For years, we’ve heard that the way to stick to a budget at the grocery store is to avoid paying with credit and go to a cash only system. Now, a new study has shown that paying for groceries with cash may be good for the waistline as well.
The study, which was published in the Journal of Consumer Research, found that shoppers were more likely to buy items considered “unhealthy” when they paid with credit or debit cards than if they paid with cash. You might think that a person who paid with a debit card would be as conscious of spending as a person with cash, due to the fact that a debit card drafts money from your account immediately. The study showed the opposite, even when the subjects completed their shopping in a computer simulated task.
When you are trying to eat healthy, sticking to a budget and a well planned out grocery list can be one of your greatest tools. Grocery stores are designed to part you from your money, and the areas that are on eye level are often full of the foods that are the least diet-friendly. Companies often pay extra for the “prime real estate” and they place the foods with the greatest income potential in those sections.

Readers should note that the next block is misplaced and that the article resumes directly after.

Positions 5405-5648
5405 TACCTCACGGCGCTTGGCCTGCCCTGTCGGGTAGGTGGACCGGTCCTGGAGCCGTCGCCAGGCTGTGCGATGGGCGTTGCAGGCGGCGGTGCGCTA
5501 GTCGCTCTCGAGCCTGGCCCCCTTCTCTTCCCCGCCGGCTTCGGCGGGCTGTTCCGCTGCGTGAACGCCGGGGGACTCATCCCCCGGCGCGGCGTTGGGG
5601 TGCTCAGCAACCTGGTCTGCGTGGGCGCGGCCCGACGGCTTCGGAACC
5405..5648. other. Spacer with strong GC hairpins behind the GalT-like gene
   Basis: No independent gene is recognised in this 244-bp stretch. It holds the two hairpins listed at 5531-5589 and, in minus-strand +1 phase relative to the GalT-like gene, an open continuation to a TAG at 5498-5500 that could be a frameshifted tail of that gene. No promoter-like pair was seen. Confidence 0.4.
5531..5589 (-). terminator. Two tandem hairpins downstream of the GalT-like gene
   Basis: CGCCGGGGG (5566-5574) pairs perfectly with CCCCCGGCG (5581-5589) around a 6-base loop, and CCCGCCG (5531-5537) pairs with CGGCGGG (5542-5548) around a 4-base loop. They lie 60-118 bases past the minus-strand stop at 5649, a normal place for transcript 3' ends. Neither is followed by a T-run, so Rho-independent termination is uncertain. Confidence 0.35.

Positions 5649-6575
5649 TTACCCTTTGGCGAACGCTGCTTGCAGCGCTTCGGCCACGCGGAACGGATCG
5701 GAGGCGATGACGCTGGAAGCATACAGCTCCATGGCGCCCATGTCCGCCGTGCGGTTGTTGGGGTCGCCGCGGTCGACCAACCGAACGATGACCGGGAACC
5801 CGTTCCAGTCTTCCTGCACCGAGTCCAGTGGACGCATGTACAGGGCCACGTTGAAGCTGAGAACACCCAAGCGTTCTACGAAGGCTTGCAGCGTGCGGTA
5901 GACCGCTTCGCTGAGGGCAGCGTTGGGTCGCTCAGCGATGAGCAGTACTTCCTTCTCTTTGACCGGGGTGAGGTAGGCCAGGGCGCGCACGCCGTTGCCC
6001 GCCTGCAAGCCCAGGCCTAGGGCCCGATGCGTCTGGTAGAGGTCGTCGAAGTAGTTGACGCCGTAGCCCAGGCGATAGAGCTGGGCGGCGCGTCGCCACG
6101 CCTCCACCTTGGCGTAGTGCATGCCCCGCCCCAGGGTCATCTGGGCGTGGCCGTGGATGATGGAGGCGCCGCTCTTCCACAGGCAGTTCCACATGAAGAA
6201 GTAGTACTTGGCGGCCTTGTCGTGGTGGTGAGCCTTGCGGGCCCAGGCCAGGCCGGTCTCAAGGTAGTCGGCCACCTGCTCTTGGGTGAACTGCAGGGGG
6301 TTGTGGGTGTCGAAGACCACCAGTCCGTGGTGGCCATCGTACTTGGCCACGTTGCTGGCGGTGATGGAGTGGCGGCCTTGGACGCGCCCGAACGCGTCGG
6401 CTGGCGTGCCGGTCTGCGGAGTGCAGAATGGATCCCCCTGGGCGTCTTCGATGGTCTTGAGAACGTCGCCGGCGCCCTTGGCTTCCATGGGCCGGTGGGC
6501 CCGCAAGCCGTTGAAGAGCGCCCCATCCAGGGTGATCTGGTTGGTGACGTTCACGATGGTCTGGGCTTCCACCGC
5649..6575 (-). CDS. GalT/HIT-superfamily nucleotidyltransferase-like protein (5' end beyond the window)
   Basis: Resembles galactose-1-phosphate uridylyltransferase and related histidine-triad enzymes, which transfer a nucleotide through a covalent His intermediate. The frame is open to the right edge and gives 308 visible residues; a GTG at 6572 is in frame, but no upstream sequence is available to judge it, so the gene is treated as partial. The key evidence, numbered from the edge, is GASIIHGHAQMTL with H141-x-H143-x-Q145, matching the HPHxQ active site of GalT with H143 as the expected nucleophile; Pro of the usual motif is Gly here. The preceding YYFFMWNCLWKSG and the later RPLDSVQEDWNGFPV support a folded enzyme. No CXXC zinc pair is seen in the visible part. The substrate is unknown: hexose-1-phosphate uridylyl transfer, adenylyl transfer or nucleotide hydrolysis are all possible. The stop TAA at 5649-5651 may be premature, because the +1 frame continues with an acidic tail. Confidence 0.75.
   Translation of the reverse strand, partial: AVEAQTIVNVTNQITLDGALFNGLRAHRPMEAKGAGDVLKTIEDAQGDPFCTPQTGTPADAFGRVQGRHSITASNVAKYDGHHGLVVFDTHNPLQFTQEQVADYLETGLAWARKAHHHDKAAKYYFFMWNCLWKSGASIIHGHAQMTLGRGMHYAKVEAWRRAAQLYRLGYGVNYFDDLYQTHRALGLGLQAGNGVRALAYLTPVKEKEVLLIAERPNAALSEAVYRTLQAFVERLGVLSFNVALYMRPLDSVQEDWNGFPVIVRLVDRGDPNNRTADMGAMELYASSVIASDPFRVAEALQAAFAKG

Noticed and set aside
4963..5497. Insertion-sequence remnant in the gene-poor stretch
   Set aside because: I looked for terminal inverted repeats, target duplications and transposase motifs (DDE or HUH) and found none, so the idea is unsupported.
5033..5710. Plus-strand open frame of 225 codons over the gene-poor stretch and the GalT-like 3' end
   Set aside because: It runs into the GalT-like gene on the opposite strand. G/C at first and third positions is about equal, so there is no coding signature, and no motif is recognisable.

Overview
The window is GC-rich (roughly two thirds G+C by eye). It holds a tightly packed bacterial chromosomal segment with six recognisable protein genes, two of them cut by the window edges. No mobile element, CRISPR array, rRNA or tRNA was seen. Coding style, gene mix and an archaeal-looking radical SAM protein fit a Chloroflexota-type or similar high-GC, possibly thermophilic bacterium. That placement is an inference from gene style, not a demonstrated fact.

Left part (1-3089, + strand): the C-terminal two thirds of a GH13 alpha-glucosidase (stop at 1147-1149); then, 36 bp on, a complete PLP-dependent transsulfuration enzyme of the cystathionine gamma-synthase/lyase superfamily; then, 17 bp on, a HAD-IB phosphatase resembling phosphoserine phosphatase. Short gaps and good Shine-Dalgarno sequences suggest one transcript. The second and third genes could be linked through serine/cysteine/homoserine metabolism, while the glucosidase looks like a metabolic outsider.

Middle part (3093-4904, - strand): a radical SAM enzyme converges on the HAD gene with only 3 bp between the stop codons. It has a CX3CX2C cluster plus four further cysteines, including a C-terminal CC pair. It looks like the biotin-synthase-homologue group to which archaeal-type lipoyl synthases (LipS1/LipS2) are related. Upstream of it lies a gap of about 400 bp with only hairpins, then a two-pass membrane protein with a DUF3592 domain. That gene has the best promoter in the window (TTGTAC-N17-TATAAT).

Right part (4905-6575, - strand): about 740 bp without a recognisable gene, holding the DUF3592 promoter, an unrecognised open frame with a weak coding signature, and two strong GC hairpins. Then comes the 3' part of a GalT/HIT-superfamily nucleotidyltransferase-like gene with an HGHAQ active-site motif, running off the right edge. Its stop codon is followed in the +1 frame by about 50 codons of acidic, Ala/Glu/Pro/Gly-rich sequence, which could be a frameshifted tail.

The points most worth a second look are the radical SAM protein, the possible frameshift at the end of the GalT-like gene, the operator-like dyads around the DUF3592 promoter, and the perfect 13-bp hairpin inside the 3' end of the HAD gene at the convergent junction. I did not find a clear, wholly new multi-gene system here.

One day, visit your local grocery store and take the time to make a planned out shopping list. Separate each area into a section and note down each item in that area that you might purchase. At home, create a list on your computer of those items. Pin the list on your wall or refrigerator and use it to keep track of the items you need to purchase. When you shop, try to stick to this list in order to avoid unnecessary purchases. Here is a terrific Healthy Grocery Shopping List to help you decide the best choices at the grocery store.
Meal planning in general helps to keep you on task. It’s also helpful to know what you have planned for dinner, which helps you avoid the dreaded “Oh, no! It’s five p.m. and I don’t have dinner planned” desperation trips for unhealthy fast food.
It also helps to shop when you aren’t hungry. (I may or may not know that from experience.)